Congress is currently debating immigration reform. The Senate recently passed a bill that would grant a path to citizenship for immigrants without legal status, but the bill would also increase border enforcement.
South Carolinians seem to support the proposed legislation. A poll by the Partnership for a New American Economy reported that 62 percent of those surveyed supported the bill passed by the Senate.
The Senate bill also addresses the H-1b visa, which grants temporary work visas to highly specialized and educated workers. It would increase the number of visaas granted but add certain conditions, such as that employers would have to pay more for workers who are in the U.S. on an H-1b visa.
The bill, crafted by senators known as the "Gang of Eight," include South Carolina Senator Lindsey Graham. However, the bill faces much more uncertainty in the House of Representatives than in the Senate, as many in the House will not support any bill that grants a path to citizenship to people here without papers.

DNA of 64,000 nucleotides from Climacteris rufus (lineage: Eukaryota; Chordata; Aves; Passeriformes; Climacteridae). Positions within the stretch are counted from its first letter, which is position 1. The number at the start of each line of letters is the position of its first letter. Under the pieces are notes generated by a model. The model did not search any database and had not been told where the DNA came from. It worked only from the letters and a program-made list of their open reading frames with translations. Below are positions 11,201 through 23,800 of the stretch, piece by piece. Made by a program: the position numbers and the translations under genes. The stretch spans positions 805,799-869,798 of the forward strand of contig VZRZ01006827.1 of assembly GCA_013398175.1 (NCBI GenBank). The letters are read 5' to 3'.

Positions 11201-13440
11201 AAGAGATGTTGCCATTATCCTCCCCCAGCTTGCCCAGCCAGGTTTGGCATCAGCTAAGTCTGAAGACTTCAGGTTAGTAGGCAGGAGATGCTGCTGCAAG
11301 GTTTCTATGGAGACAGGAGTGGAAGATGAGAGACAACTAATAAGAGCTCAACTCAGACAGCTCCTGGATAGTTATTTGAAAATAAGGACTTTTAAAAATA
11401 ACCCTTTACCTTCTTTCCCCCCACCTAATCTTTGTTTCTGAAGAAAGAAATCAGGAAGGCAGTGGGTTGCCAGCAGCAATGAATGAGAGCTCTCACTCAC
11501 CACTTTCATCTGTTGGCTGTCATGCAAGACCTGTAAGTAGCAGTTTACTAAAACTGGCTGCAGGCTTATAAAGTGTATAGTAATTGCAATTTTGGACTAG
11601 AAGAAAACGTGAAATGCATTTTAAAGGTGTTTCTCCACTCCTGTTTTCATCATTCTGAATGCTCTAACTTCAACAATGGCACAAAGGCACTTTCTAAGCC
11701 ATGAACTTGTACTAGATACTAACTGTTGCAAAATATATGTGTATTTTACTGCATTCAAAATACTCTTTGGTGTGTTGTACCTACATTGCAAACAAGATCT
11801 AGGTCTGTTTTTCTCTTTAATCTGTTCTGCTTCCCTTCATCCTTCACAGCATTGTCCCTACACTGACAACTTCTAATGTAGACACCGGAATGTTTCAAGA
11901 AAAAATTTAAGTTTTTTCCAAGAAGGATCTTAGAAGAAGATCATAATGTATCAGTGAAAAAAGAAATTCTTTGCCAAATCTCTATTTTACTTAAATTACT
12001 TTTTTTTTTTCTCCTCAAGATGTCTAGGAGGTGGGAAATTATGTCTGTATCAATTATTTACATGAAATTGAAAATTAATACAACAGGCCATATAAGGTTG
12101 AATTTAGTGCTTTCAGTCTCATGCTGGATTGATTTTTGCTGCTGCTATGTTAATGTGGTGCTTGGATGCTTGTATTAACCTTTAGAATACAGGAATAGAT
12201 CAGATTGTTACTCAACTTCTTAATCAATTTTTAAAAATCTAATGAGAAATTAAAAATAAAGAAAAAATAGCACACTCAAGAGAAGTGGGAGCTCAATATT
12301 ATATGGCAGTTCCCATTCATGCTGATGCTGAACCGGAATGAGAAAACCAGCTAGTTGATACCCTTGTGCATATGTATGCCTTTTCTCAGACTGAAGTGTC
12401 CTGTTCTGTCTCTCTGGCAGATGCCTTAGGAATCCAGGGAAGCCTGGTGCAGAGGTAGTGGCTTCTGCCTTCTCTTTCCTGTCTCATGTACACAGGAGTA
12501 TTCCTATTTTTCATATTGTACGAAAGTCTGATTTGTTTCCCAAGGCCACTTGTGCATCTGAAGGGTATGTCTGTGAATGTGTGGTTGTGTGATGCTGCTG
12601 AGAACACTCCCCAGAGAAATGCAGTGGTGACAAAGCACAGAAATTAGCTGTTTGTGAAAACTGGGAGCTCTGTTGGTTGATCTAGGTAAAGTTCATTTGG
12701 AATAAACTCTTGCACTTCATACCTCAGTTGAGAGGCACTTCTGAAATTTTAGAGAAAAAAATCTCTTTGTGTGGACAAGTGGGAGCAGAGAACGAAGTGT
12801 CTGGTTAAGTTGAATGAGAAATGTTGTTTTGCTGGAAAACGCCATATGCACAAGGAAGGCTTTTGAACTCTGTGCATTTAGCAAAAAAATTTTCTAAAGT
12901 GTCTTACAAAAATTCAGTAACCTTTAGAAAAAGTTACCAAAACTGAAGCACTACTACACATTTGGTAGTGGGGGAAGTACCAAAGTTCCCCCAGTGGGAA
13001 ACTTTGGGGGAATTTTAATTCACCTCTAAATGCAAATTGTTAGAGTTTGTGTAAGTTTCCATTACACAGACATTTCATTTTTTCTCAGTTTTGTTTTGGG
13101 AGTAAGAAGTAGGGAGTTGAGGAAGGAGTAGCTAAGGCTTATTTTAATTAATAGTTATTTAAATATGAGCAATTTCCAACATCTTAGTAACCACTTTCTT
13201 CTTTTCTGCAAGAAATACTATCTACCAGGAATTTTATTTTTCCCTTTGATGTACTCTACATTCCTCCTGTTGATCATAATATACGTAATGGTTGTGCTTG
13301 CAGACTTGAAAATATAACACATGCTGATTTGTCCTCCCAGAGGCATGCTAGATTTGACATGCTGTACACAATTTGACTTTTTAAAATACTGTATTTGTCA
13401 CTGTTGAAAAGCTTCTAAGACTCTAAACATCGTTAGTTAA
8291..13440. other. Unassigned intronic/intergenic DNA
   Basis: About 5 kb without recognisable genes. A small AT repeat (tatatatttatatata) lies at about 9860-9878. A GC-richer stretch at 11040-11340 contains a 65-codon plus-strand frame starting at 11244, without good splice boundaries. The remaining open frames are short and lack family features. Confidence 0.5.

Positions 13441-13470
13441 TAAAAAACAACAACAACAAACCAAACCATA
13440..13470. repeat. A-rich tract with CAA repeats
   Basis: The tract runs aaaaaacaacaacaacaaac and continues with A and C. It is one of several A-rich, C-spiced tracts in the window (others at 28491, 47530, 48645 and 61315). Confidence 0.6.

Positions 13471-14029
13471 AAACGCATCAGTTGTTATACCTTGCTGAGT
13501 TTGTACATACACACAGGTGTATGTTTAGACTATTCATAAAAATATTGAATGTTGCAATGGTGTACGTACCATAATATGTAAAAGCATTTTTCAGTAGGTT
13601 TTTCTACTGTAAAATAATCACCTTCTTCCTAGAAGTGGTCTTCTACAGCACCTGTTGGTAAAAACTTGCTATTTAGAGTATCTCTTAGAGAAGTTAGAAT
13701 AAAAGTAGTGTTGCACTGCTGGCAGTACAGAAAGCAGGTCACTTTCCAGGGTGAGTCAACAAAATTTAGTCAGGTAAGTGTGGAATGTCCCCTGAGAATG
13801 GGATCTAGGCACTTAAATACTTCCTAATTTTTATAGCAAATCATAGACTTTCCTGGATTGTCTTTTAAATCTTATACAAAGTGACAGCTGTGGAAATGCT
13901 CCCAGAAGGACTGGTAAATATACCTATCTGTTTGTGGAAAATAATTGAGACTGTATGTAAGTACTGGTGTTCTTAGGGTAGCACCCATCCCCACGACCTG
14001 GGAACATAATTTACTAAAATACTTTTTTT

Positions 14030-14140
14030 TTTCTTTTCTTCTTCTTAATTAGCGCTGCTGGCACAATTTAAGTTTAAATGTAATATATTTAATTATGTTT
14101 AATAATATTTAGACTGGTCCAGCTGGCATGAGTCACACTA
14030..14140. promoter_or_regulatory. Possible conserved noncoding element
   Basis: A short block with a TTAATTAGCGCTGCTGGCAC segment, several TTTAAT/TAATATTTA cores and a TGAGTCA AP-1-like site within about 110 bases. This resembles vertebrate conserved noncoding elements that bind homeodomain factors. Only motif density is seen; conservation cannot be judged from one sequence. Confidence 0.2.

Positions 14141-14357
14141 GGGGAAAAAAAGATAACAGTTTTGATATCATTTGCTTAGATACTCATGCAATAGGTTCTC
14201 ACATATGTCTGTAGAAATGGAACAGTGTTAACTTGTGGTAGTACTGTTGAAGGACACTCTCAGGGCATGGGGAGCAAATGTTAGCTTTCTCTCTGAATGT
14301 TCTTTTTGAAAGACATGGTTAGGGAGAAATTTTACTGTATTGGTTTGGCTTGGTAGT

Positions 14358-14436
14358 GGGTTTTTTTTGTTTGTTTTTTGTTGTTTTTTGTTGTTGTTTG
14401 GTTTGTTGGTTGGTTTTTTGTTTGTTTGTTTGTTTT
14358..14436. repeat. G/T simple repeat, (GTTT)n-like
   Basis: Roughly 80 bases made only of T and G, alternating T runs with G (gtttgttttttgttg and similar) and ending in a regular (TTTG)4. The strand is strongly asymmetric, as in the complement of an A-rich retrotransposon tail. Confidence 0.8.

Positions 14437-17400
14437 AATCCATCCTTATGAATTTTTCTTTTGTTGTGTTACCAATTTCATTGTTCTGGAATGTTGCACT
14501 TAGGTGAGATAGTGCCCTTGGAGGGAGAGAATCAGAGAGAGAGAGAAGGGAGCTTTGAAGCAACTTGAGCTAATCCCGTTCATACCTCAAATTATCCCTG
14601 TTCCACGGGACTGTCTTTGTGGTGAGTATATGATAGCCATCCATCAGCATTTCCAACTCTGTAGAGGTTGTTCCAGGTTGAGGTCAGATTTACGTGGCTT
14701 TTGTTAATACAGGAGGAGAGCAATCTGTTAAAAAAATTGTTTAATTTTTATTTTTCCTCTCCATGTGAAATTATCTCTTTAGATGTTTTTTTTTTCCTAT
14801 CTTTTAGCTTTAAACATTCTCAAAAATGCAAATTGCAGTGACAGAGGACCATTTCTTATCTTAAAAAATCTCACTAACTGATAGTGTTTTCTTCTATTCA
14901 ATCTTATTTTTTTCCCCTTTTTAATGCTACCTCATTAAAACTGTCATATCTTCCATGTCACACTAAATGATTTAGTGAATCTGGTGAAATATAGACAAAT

The House is currently debating its own measure and will likely vote on some kind of legislation this year.
Nearly 70 percent of South Carolinians polled believe something should be done, whether it be amnesty, increased border enforcement or citizenship for "undocumented workers" after a 10-year wait period.
Hispanic workers in South Carolina without papers generate roughly $7 billion for the state economy, many of whom work in South Carolina's burgeoning tourist and service industry.
Workers without legal status who are worried about removal from the U.S. should contact a skilled immigration attorney to discuss their options, such as cancelling removal or withholding deportation.